automatic News for 06-27-2019

School lunch debt

9-Year-Old Boy Uses Allowance To Pay Off His Entire Class’ School Lunch Debt

Nine-year-old Ryan Kyote paid off the school lunch debt of his entire third grade class, an amount of $74.50 – and he did it using the allowance money he’d been saving. According to local Napa, California, station KGO, he wanted to find out how much his school owed after his mom told him about the issue of school lunch debt. The whole school had a debt of $700, which was out of Ryan’s budget. The staff at the school district office were surprised, but happily took the money, which Kirkpatrick pulled from Ryan’s savings account. Then his mom took a picture of him beaming and holding the receipt. 

While most states have laws against refusing to feed hungry kids at school no matter their balance, some have harmful policies like only serving cold lunches of peanut butter and jelly sandwiches to kids who are in debt to the school. Parents have until June 30 to pay their balance before the amount is simply absorbed by the school district – and where it might affect the budget in other ways. What I hate most about these school lunch debt stories: they even fed the kids in goddamn Oliver Twist. Of course, the burden of solving the issue of school lunch debt shouldn’t rest on the shoulders of nine-year-old boys. A better solution would be free school lunches for all – or better yet, better solutions to bigger problems like the minimum wage, the wage gap, the childcare crisis and we could go on. 

For now, and for today, we’re thankful to kids like Ryan and moms like Kirkpatrick. Ryan and his mom hope that his small gesture inspires other families to pitch in before the school year ends. 

Keywords: [“school”,”lunch”,”debt”]

School lunch debt is growing problem – Louisiana Budget Project

Few issues exemplify the struggling needs of schools and low-income families like school lunch debt. Like the cost of living, the cost of educating a child grows every year, yet many school districts face stagnant funding at the state and local levels. This means that when parents cannot pay for school lunches, or as in the scenario below, an error in processing free-lunch applications results in debt, schools feel the need to collect. Every day, Kyrie did what school kids across the country do. He punched his student number into a keypad at the end of the lunch line, ate his food in the cafeteria with friends, and got on with the second half of his school day. 

Reimbursements then dropped off for reasons the school has not made clear to Jones. Instead of getting free lunch every day, Kyrie had been racking up lunch debt-nearly $1,000 worth of it. The Jones family’s school lunch debt has prevented Kyrie from participating in school activities such as dances, while other schools block field trips or even contract private debt collectors. That K-12 students in the D.C. area, which comprises multiple school districts, owed a collective $500,000 in unpaid lunch balances.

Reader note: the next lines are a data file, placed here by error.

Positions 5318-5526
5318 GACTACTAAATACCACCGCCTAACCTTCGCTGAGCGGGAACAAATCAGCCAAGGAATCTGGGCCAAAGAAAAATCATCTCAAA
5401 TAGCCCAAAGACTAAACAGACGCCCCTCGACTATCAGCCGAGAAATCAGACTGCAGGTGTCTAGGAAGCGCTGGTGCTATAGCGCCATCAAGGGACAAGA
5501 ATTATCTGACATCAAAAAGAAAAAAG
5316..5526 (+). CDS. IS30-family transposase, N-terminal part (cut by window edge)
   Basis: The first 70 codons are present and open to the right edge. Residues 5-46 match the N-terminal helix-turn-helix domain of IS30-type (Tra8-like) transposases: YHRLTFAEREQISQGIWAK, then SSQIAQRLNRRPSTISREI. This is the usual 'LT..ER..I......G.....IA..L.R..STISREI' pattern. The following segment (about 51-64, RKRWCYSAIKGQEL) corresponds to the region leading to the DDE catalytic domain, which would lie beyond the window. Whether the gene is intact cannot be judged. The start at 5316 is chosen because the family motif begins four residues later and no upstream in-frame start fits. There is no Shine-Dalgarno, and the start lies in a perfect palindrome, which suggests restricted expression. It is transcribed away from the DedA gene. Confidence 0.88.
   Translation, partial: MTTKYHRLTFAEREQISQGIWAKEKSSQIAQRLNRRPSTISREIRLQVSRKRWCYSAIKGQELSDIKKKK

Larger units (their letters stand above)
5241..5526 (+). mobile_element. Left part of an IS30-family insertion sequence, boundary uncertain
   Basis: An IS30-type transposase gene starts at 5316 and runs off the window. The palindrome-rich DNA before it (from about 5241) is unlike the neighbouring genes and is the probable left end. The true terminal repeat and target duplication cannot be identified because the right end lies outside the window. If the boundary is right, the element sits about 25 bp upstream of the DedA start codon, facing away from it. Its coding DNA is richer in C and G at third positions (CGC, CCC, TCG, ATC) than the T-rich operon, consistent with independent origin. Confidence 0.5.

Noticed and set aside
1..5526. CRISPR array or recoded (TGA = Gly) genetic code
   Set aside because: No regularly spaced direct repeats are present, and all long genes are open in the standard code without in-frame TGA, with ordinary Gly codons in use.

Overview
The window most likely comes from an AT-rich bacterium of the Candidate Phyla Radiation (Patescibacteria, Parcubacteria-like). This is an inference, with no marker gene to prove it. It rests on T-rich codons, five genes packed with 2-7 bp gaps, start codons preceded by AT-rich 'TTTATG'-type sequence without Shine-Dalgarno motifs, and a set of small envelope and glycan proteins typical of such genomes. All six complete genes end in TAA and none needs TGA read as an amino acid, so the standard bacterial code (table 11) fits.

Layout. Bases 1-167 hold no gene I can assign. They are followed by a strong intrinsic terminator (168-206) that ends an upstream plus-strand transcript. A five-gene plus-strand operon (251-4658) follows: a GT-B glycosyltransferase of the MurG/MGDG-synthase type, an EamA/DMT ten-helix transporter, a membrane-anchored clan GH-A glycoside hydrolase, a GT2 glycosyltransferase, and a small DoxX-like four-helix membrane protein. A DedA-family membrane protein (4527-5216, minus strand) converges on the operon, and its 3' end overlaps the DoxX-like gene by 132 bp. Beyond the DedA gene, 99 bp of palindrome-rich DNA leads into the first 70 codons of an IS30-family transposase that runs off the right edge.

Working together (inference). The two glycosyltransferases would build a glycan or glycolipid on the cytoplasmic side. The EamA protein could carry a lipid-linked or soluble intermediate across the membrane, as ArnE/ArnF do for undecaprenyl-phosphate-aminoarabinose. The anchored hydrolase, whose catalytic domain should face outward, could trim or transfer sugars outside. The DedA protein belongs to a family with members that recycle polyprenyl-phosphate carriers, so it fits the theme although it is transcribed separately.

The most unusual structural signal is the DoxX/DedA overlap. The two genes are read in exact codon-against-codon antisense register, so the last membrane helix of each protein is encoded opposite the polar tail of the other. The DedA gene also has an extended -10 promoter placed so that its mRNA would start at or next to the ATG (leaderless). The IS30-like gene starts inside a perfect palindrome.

At the end of the 2017-2018 school year, Denver, Colorado’s school districts saw meal debt rise to $356,000 from $13,000. Help students by fixing busesTwenty-five million American students ride school buses to school. Just like with health outcomes, we found strong and convincing evidence that school bus retrofits led to improvements in academic performance, particularly for English test scores. 

Keywords: [“school”,”year”,”lunch”]

Warwick school lunch debt sparks concern for other districts

Warwick Public Schools recently scrapped a modified policy they were using to curb the city’s student lunch debt, which as of Monday stood at $77,000. School officials say they carry the debt frm year to year until a student graduates or leaves the district. On Tuesday, they school committee announced students who are in debt would no longer be limited to a single lunch choice. Warwick schools also reversed course on the decision to not accept any donations to the department to alleviate some of the debt. Angelica Penta, owner of Gel’s Kitchen in West Warwick, was the first to present Warwick schools with a donation. 

In March 2018, Penta started a money jar to help students who struggle to afford lunch. More than a year later, she said she presented a $4,000 check to both West Warwick and Warwick to put towards school lunch debt. West Warwick Public Schools accepted the check from her and will apply it at the end of the year, but Warwick Public Schools would not accept her donation. A GoFundMe page was also created to raise money to pay off Warwick’s school lunch debt. Many districts in Rhode Island employ a similar policy to Warwick’s and serve a cold sandwich to students who have accumulated a certain amount of school lunch debt. 

One local lawmaker is also looking into ways to eliminate student lunch debt statewide. According to an estimate by the state’s budget office, the free lunch proposal wouldn’t cost anything in the remainder of this fiscal year, but could cost up to $33.6 million in 2020 and as much as $34.4 million in 2021. 

Keywords: [“lunch”,”Warwick”,”student”]

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